Troublesome Chinchilla Behaviour


Small Pets / Wednesday, September 28th, 2016

Troublesome Chinchilla Behaviour

Pet Chinchillas may exhibit a variety of troublesome behaviours. These are usually the result of inappropriate care or inadequate housing as chinchillas have complex needs. If your chinchilla is showing signs of distress then it is important to identify the cause and it just might be you!

Chinchilla 1

Fur chewing

Chinchillas may begin to obsessively chew their own fur, often on their back or sides. The fur then becomes short and matted. This behaviour can be caused by the presence of parasites but is more commonly a symptom of stress. Chinchillas can become stressed if their cage is too small, if it is not cleaned regularly or if it is overcrowded. These animals may also feel stressed if they do not have ready access to a nesting box and a dust bath.

Repetitive Movements

Spinning, repetitive pacing and the chewing of cage bars are behaviours which are usually signs of stress or frustration. They may be the result of boredom or insufficient exercise. If your chinchilla is showing such signs of stress then increase the size of their exercise area and include more diversions such as boxes and tubes. Change the elements in the exercise area regularly to create a more stimulating environment and hide treats for your chinchilla to search for. Research has shown that repetitive movements tend to be more common in smaller populations of chinchillas. If your pet is stressed it could be due to a lack of company.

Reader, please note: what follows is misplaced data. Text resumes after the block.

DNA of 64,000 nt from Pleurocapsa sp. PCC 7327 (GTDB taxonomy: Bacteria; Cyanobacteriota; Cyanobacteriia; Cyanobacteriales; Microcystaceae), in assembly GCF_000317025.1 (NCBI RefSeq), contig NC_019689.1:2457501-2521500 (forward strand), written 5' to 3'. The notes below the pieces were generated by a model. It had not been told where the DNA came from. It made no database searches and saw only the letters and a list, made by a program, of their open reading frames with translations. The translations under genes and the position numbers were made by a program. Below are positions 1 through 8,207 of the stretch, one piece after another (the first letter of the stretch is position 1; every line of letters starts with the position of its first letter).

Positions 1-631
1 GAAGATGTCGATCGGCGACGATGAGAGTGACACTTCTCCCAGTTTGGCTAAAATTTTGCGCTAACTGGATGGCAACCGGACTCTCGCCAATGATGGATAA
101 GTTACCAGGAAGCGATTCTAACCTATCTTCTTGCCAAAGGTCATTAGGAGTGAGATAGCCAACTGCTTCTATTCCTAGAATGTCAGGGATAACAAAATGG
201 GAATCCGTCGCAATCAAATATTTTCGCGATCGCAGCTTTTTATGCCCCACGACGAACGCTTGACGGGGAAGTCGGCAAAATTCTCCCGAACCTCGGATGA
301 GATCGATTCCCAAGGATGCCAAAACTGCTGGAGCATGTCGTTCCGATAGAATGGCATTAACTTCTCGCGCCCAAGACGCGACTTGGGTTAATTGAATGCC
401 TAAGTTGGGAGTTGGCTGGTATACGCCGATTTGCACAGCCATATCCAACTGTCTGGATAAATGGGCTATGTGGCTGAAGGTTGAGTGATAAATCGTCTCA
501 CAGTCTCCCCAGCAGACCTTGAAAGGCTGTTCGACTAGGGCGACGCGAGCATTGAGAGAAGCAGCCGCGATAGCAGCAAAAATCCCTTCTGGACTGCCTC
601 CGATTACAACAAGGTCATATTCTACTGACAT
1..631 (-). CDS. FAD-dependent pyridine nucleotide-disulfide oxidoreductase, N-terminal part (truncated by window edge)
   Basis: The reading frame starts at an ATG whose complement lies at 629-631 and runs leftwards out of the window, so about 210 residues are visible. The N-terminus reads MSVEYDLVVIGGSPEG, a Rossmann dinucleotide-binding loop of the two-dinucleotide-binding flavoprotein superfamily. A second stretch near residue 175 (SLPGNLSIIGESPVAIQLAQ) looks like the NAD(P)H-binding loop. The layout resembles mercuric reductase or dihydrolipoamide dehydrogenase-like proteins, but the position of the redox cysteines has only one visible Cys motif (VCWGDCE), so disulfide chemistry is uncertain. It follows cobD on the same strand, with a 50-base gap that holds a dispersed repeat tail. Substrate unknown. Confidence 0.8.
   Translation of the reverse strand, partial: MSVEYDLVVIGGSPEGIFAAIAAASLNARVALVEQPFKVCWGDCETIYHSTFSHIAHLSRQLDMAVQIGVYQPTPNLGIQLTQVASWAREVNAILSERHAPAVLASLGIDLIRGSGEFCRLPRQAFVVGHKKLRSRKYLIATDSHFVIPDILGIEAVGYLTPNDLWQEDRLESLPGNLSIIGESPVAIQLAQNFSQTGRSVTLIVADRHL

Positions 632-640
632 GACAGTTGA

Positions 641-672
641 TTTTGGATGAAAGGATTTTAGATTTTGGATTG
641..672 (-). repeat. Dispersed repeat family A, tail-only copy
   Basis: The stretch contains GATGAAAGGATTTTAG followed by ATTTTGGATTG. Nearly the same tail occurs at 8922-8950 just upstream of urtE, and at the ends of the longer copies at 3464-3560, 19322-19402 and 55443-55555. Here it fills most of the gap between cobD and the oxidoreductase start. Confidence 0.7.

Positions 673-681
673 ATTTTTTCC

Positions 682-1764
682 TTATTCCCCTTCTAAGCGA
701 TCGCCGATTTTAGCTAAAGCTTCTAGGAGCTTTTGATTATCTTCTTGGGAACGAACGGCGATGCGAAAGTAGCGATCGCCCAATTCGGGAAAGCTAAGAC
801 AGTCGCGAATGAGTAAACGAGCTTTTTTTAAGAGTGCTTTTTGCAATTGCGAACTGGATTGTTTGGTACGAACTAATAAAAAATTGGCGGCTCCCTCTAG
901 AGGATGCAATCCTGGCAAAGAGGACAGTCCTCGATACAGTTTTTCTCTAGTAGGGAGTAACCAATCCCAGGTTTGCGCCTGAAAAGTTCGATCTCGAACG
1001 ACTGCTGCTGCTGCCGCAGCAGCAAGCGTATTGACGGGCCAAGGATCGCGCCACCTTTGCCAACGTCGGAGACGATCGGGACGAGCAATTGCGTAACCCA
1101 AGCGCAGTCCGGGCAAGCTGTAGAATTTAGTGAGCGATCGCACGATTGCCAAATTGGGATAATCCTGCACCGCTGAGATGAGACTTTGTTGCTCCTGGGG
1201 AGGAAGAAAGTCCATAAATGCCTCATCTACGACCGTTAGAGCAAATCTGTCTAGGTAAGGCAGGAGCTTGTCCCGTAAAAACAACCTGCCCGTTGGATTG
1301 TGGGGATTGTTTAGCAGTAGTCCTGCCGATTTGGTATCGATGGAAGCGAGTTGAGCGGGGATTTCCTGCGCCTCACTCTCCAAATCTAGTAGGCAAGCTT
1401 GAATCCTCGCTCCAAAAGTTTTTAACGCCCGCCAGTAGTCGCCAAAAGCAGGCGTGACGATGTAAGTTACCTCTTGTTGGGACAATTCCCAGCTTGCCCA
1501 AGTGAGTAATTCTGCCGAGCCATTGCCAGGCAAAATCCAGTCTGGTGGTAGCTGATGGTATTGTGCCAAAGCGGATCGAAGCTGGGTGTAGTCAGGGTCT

Aggression

Chinchillas can become aggressive towards both their cage mates and their owners. Aggressive behaviour can include lunging, biting and vocalisations. Aggression towards cage mates could be due to a lack of exercise and so this problem can be addressed by increasing the size of your chinchilla’s exercise area and giving them more frequent access to it. If your pet is aggressive towards you then this may be because their cage is too small. Chinchillas in small cages have less space to retreat to in order to escape perceived threats and this can make them feel defensive. Small cages can also lead to frustration which may manifest itself as aggression.

Don’t Ignore the Problems!

Chinchillas are demanding pets which require the proper diet and sizeable accommodation. They need plenty of physical and mental stimulation and should be kept in compatible groups in order to thrive. Their behaviour is yet to be fully understood but any issues can usually be attributed to a poor environment. If you are concerned about your pet then seek advice from your vet in the first instance as is it is important to rule out any medical problems.

If your chinchilla receives a clean bill of health then you will have to set about improving their environment. You should never ignore the problems because they are unlikely to be resolved without your intervention.